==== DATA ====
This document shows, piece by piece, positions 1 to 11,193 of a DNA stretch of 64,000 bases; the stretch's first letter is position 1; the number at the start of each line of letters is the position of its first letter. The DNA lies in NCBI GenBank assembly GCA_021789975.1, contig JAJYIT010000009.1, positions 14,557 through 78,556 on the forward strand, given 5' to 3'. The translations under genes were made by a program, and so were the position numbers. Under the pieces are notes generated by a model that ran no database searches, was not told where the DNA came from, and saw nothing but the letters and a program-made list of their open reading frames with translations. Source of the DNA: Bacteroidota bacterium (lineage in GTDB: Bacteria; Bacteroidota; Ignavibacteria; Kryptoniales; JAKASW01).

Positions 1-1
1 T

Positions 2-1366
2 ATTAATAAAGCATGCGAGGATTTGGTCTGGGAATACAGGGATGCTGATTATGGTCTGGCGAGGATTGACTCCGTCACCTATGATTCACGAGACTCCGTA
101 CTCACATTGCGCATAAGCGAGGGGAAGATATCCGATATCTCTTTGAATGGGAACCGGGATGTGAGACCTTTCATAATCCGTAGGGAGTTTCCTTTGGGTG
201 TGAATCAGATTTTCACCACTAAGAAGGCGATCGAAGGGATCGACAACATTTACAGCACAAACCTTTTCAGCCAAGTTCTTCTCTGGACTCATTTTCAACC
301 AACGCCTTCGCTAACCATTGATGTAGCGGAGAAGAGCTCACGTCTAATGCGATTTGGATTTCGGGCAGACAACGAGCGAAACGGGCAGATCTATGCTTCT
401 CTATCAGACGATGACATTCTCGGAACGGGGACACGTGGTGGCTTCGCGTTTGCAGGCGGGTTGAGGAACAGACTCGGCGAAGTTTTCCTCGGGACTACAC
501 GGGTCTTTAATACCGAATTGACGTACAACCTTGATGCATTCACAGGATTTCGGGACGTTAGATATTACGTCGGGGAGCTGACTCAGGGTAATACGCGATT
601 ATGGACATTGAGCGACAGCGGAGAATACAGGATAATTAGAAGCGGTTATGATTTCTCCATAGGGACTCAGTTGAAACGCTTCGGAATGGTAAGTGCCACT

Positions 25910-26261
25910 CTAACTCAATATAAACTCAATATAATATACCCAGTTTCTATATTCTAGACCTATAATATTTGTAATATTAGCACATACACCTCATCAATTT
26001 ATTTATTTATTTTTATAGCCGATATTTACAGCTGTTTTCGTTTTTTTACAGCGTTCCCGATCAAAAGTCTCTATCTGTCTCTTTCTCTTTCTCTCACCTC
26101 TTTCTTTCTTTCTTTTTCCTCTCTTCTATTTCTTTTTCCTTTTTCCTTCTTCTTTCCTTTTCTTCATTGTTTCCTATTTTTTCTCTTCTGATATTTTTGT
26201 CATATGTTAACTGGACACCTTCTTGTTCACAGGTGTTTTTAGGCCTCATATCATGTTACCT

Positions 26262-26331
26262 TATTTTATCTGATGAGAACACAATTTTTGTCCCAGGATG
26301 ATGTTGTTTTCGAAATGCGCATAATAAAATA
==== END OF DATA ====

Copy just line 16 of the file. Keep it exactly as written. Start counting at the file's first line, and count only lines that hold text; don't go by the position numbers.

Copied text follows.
26201 CATATGTTAACTGGACACCTTCTTGTTCACAGGTGTTTTTAGGCCTCATATCATGTTACCT